“I remember just throwing myself on top of him, over his chest, and hugging him,” Bri said. “It was really bad.”
Her father’s cousin finally pulled her off of the bed and told her it was over. She couldn’t bear to see her father in such a withered state, but agreed to bring her daughter to the hospital, to meet her grandfather.
She did, and he died three hours later.
Bri’s doctors prescribed her Xanax to help her cope with the post-traumatic stress disorder from watching her father suffer and postpartum depression. But when it wasn’t enough to ease the pain, Bri turned to heroin.
As her opioid-addiction worsened, Bri’s husband then urged her to leave Saugerties — where she lived along with her family for 35 years. She was too close to home to get better, he said. Two weeks after she enrolled in a Manhattan rehabilitation center, he filed for divorce. She felt betrayed and hurt beyond words. Not long after, Bri discovered that her ex-husband lost custody of their children. Now she would need her own apartment before she could begin to legally reclaim them.
“I fight for my kids right down to my last breath,” Bri said. “My kids are asking me to come home, and we’re trying to get this apartment, but it sucks to see [other shelter residents] walk in whatever apartment they want to.”
According to the 2019 Ulster County Opioid Prevention Strategic Action Plan, there were 56 opioid-related deaths in Ulster in 2018. These figures represented a staggering 93% increase in opioid fatalities from 2015 to 2018. In fact, Ulster County has the second highest rate of opioid deaths out of any county in New York State, except for New York City.
McDonough explained that it’s often hard for people with addiction to qualify for social services, since many shelters and programs require residents to enroll in rehabilitation programs. Liz Bahr, director of Darmstadt, explained that alcohol and drug consumption is banned for residents of her shelter. Residents are breathalyzed each time they re-enter the building, even if it’s only for a cigarette in the parking lot. Darmstadt is also allowed to mandate drug tests for residents if they appear to have relapsed. Bri is thankful that this rule supports her continued sobriety.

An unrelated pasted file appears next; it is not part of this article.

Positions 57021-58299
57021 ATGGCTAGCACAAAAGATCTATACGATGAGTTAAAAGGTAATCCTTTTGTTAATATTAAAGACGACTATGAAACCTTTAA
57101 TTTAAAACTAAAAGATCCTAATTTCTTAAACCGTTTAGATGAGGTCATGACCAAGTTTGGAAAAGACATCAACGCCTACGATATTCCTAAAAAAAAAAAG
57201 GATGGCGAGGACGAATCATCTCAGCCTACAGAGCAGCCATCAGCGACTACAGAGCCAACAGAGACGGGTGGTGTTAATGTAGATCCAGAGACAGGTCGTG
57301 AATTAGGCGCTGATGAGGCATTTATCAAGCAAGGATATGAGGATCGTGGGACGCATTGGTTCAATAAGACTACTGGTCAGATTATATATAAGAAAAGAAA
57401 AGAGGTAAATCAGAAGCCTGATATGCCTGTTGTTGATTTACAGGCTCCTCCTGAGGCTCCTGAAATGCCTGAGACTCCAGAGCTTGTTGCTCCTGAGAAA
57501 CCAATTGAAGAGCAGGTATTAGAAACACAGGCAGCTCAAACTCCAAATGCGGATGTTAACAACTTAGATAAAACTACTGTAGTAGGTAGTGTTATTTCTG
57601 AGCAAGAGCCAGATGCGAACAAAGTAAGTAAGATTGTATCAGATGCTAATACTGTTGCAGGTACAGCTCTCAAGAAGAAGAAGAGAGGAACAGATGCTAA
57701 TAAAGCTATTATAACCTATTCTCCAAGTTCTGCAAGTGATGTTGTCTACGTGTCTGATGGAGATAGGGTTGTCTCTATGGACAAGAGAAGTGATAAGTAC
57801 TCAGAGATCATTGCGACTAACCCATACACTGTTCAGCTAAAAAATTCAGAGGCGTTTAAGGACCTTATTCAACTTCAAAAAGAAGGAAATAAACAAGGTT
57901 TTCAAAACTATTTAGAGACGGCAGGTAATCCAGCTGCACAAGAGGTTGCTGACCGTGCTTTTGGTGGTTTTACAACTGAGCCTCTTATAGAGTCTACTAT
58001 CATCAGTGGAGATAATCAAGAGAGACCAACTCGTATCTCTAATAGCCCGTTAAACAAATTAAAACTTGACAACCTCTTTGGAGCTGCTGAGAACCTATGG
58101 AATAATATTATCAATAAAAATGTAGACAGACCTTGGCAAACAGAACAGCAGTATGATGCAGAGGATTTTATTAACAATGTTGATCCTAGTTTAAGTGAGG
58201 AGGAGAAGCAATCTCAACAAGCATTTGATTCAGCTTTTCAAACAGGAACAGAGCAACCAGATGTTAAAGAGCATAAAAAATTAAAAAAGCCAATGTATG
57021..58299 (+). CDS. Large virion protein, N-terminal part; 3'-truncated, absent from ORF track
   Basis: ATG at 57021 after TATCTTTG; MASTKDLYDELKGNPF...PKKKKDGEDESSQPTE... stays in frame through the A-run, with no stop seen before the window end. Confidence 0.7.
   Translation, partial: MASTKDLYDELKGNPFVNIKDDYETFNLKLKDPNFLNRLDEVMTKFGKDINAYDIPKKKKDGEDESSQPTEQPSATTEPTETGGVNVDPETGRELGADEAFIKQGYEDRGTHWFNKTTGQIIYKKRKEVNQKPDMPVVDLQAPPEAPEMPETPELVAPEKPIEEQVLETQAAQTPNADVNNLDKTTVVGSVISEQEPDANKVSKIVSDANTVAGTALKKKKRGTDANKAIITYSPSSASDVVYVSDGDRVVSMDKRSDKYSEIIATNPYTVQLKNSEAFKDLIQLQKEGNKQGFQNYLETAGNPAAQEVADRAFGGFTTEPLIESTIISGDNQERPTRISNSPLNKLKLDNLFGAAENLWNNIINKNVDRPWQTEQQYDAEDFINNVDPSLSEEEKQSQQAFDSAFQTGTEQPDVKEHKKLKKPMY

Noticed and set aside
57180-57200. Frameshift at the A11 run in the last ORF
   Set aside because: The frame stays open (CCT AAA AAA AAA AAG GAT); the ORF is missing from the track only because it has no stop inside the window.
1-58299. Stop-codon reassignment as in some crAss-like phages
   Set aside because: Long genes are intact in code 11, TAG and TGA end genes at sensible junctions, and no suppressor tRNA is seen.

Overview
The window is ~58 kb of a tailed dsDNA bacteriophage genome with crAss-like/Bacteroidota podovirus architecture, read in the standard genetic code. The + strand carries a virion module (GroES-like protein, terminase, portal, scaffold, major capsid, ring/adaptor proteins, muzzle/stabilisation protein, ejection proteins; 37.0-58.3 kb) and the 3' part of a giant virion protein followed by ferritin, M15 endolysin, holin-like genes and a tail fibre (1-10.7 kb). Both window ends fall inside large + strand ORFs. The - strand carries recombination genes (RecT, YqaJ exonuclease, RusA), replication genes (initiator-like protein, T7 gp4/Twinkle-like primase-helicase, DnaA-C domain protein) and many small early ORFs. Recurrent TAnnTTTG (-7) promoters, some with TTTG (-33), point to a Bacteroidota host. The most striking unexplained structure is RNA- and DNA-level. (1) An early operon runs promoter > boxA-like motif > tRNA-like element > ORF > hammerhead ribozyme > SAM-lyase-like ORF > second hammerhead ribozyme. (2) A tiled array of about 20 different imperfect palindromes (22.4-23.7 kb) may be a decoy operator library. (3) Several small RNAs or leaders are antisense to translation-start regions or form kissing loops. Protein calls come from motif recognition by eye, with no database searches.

“There’s not much you can do to help them if they’re going to lie about it,” Bahr said. “If they actually want some help, we’ll refer them to a drug and alcohol program.”
The only good Bri found in the city was her fiance Anthony, who she met in rehab. After the accident, Anthony was her hero. He helped her in the shower, shopped for groceries and cooked all her meals. The two never found an apartment in Manhattan, so Bri decided it was time to move back upstate and look for an apartment in Kingston. On June 5, 2019, the two made their way to UCDSS where Bri was placed in Darmstadt. Since the shelter only accepted single adults, Anothony found a nearby boarding house and continued to support Bri from afar.
The last place Louanne lived was in a spare room of a woman’s trailer in Cocoa, Florida. She shared the room with her former partner who criticised her every movement. She couldn’t cook right and couldn’t walk next to him. He would preach gospel to her like she was a sinner.
“We got along well and shared laughs. I respected him because he was a marine, but I had no idea how much he drank.” Louanne said.“I knew he was abusive, but I was scared to sleep alone.”
She remembered having to go to bed with her medication bag tied to her arm, in fear of robbery. Cocoa was ranked ninth among the 18 most dangerous Florida cities with under 100,000 residents in 2018, according to an article written by Florida Daily.
Louanne became homeless in August 2019, after she was fired from her job as a casino card dealer on a cruise ship. After working 58 hours, over four days, she accidentally fell asleep during a sexual harassment video one the morning at work. After she was laid off, she found that no one was hiring a 55-year-old woman with bad credit. Louanne soon found herself living on the street.
Ulster County Sheriff’s Detective Albert Babcock attested to the danger homeless people face living on the street. In August 2019, 58-year-old Guy Andradez was found dead in the woods after suffering multiple stab wounds while homeless in Kingston. Babcock has spoken with many homeless people over the past four years. Many of his interactions stemmed from his work with the Ulster County Continuum of Care, which conducts an annual count of the homeless population in the shelter system and on the streets on one night in January.
“It’s a very violent community,” Babcock said. “They carry all of their worldly possessions with them. If you don’t want your stuff stolen from you, you have to use violence to protect it.”
Louanne knew that escape was necessary for her survival, but her boyfriend couldn’t know. She was certain that he wouldn’t let her leave if he found out. Louanne spent two days, before her trip to the faith house, hiding with different friends. She said the easiest, and most shameful, part of her journey was finding the crack she smoked in order to qualify for care. Louanne felt hopeful as she flew towards her new home.